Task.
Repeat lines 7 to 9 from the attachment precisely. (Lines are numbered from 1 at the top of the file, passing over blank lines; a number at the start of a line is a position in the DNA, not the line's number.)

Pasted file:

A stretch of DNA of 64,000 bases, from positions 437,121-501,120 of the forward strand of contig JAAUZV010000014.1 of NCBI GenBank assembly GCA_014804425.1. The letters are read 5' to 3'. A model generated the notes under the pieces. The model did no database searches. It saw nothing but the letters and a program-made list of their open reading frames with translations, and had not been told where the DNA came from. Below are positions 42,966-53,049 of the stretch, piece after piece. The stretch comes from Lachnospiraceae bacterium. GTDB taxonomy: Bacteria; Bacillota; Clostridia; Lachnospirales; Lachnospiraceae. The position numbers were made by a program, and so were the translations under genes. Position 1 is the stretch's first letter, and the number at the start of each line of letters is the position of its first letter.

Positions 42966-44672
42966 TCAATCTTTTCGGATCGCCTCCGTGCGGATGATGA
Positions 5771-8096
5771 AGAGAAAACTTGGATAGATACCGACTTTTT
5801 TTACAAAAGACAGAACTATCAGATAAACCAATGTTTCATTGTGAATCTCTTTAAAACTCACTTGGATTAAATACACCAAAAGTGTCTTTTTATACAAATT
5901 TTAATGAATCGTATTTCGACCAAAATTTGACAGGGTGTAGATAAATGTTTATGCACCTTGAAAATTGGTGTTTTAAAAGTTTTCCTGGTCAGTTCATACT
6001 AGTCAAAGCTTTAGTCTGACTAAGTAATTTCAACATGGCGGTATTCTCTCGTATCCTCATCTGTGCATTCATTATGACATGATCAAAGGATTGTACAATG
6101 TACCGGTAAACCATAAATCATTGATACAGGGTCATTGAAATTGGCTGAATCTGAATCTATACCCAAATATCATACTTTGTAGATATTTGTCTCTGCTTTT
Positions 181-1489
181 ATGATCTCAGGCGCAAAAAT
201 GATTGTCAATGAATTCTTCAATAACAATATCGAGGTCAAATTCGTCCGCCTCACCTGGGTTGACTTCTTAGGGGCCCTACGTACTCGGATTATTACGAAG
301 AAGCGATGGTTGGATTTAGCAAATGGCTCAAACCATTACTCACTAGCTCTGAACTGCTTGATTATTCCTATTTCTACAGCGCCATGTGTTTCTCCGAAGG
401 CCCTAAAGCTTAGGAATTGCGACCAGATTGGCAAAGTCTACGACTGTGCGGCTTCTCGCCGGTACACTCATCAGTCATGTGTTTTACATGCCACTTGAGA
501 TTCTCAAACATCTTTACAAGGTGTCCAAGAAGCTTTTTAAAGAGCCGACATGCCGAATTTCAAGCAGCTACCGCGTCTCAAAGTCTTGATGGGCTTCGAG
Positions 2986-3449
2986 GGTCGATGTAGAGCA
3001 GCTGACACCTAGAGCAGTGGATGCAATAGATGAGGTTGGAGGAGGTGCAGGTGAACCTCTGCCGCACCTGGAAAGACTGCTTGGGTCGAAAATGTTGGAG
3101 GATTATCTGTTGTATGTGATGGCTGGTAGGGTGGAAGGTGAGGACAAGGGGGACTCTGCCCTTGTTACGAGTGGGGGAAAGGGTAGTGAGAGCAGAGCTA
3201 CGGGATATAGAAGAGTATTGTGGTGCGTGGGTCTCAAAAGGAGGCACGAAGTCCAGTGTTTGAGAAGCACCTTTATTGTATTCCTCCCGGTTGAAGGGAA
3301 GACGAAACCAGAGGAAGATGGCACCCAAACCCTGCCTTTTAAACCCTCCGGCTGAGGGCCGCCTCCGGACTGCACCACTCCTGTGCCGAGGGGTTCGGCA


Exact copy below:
5901 TTAATGAATCGTATTTCGACCAAAATTTGACAGGGTGTAGATAAATGTTTATGCACCTTGAAAATTGGTGTTTTAAAAGTTTTCCTGGTCAGTTCATACT
6001 AGTCAAAGCTTTAGTCTGACTAAGTAATTTCAACATGGCGGTATTCTCTCGTATCCTCATCTGTGCATTCATTATGACATGATCAAAGGATTGTACAATG
6101 TACCGGTAAACCATAAATCATTGATACAGGGTCATTGAAATTGGCTGAATCTGAATCTATACCCAAATATCATACTTTGTAGATATTTGTCTCTGCTTTT